The Art of the Task A Introduction


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This is an excerpt from the book How to Kick *ss in Task A: a methodology designed by me which allowed me to get 91 in Section 2 in the GAMSAT, and which has successfully been used by students of 90plusgamsat to replicate this score (90 - March 2021; and 91 - September 2021). 

The book is available at 90plusgamsat.com ; and mentoring available at 90plusgamsat.com/mentors

Enjoy! 🙂



  1. Short hook
  2. Acknowledgement of theme
  3. First aspect of theme (Focus 1)
  4. Second aspect of theme (Focus 2)
  5. Thesis (powerful opinion on focus) - partial agreement/disagreement (modification) of prompt chosen to acknowledge how context modifies or frames it

Before we go into the delivery of this system, it is commonplace, I’m aware, to begin the essay with your viewpoint (or contention). You can, it’s not going to trash your essay if you do. I avoid it because it seems banal to me. Pedestrian. It rings too closely to the “contention, first paragraph point, second paragraph point, ultimately this argument will prove..” format that bores me to tears. Now, a disclaimer: this approach intends to articulate a way of approaching the GAMSAT that can reliably get a high score for those who are able to utilities it comfortably. You don’t need to structure it this way to score well, but this way potentiates high scoring behaviours and minimises low scoring ones. If you don’t consider yourself a strong writer, if this approach is unintuitive to you, or if it is one month until the GAMSAT: stick with what you know, or consider being more rigid and elementary in approach if it helps you stay focussed, or if it’s a style of writing which has persevered through high school and which departure from may present a substantial challenge for you. Know yourself.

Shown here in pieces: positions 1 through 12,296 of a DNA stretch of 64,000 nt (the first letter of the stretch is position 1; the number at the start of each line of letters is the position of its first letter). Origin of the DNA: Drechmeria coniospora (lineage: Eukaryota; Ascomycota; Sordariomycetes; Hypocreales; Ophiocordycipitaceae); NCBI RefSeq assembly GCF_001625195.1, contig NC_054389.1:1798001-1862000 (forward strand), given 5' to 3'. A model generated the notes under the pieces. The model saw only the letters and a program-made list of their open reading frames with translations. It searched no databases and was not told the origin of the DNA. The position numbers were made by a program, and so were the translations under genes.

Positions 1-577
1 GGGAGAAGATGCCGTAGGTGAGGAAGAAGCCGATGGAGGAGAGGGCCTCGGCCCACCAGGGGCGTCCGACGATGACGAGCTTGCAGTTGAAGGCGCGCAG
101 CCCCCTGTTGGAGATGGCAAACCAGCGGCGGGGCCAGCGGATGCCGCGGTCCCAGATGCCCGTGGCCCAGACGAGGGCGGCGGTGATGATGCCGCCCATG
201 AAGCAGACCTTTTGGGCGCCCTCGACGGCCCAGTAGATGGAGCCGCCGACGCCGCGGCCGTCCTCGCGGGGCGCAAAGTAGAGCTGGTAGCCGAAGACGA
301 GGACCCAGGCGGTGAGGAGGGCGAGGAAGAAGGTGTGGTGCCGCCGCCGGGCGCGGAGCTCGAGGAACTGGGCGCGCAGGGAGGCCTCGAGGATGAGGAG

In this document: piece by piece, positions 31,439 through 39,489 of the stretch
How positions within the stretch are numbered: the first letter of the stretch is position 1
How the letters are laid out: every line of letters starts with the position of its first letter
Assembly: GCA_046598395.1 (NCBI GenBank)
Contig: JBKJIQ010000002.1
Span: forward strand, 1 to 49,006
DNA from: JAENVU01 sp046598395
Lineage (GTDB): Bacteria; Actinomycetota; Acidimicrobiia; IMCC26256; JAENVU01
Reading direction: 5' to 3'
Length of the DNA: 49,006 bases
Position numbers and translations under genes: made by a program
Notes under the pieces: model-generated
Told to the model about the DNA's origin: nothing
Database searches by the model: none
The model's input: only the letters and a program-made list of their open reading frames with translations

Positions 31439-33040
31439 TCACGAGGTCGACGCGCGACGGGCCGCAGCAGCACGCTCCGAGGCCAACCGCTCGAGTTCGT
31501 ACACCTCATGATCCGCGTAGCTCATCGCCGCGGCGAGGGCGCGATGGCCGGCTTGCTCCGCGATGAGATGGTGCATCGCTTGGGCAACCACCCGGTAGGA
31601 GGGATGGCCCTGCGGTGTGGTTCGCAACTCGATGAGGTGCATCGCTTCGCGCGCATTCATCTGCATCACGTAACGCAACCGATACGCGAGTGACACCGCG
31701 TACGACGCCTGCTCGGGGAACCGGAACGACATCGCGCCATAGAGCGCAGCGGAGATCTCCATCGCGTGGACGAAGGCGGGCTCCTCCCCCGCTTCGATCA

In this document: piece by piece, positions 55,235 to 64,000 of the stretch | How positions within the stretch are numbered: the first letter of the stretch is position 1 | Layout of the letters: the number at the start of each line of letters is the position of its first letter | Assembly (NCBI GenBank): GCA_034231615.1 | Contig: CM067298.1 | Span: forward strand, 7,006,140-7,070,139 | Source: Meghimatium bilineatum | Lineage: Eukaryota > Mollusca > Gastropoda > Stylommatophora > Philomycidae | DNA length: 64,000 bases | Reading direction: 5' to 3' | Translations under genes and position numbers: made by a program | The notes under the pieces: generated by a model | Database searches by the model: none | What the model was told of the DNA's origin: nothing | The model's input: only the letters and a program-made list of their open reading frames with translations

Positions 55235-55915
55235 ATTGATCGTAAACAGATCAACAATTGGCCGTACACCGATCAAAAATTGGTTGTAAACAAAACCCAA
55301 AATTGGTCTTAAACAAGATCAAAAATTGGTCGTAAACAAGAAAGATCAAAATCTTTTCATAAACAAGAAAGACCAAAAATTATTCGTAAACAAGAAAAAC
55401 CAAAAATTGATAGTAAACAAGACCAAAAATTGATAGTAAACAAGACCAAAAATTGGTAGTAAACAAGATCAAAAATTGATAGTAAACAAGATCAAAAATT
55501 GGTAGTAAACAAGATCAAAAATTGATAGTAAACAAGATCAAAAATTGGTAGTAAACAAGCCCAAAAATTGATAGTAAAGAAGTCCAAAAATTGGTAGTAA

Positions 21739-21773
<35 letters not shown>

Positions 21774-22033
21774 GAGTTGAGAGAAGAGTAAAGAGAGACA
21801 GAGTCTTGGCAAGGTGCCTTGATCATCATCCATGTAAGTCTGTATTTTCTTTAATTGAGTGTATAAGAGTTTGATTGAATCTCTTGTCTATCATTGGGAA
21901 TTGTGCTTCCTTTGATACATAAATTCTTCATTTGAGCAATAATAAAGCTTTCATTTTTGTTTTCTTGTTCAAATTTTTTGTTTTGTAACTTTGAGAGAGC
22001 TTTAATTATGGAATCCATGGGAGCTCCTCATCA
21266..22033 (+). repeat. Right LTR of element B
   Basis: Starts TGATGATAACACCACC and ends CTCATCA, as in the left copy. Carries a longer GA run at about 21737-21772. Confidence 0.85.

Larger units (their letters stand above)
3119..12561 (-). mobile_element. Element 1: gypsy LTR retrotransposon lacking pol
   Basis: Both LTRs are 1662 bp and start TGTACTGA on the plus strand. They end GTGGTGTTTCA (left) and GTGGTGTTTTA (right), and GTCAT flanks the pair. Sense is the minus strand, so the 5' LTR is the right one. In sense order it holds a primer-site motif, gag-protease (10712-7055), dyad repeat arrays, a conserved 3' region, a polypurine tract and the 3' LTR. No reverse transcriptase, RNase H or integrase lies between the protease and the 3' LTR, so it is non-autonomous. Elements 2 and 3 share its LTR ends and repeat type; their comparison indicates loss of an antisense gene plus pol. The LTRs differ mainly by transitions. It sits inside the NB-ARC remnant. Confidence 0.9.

The roadmap

In spirit, the introduction is a roadmap of what’s to come. Functionally it deviates from explicitly attending to this as there are more important tasks at hand (principally: being extremely clear about what is being discussed and your thoughts on it). I do, however, find that a lot of student’s essays feel rambling and hard to follow when I'm reading a body paragraph and what is being discussed is something that has been mentioned for the first time. The worst example of this is when new points are introduced in the conclusion. This is a faux pas. I think of the mind (especially a marker's mind) as being like a computer with limited RAM. RAM is a computer's working processing ability. While the marker is reading they are looking for ACER’s qualities, assessing word use, grammar, structure, tone, comparing your work against the other essays they’ve read and their own world views, trying to be active, and most demandingly, trying to follow your argument. This is a great stress on their “RAM” if you overwhelm it (with sentences that are too long, or points that aren’t clear) then information is lost. This feeling of working hard to figure out an essay is not only viscerally unpleasant (which gets the marker offside), it’s confusing. If you’ve confused the marker and made them feel unpleasant, they’re unlikely to mark your essay favourably.

Furthermore, the nature of the human mind is that, by the essay’s end, the marker is far more likely to not remember what you said, but rather how you made them feel. There is only so much information we can keep in our mind at one time, and 800 words far exceed that amount. So, you want their recollection of your essay to be a series of positive moments e.g. “the moment I remember thinking ‘good point’”, “the moment I smiled”, “the moment I related”, “the moment I thought ‘yes, good’”. In order to ensure the marker has experience of our work, we need to ensure that what we are saying is utterly clear. To link this back to the introduction being a ‘roadmap’, if the points that you will make are roughly signposted in the introduction, when you arrive at them later in the essay, the marker has a feeling of being ‘located’ within the overall argument. It’s like as you progress through a theme park or the zoo and you can see “you are here” on your map, and you know exactly where you are in relation to the overall experience.

When you arrive, you have a pleasant experience of order and stability, but if for some reason you get lost you feel a disorienting anxiety. Aside taking up “RAM,” in the markers’ minds, disorienting the marker in the context of your overall argument makes them feel terrible about the argument, or themselves and occludes their ability to grasp what you’re saying because they’re too busy worrying about why you’re saying it or how it fits in.